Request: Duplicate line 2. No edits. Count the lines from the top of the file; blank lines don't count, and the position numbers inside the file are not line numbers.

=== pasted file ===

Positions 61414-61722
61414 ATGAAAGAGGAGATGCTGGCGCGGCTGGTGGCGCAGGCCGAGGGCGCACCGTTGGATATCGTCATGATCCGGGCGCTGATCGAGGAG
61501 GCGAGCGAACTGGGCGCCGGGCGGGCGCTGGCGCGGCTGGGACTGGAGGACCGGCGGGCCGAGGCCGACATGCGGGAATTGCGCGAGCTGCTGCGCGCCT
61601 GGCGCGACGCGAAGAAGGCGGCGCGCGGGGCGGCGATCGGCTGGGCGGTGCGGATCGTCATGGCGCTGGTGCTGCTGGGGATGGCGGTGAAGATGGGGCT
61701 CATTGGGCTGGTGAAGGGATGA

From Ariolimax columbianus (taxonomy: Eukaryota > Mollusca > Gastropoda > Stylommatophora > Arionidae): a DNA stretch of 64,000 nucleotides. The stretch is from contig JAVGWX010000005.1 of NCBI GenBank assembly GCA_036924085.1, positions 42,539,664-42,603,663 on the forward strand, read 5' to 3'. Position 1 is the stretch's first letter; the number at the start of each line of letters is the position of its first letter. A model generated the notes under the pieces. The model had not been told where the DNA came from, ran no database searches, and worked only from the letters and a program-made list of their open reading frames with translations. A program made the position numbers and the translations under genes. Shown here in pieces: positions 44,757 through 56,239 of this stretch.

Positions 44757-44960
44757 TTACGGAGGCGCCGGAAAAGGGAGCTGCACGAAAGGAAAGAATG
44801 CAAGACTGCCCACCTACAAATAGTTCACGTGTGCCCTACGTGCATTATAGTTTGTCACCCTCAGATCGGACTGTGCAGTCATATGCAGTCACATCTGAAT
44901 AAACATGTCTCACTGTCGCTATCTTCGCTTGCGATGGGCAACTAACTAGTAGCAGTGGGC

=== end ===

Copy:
61414 ATGAAAGAGGAGATGCTGGCGCGGCTGGTGGCGCAGGCCGAGGGCGCACCGTTGGATATCGTCATGATCCGGGCGCTGATCGAGGAG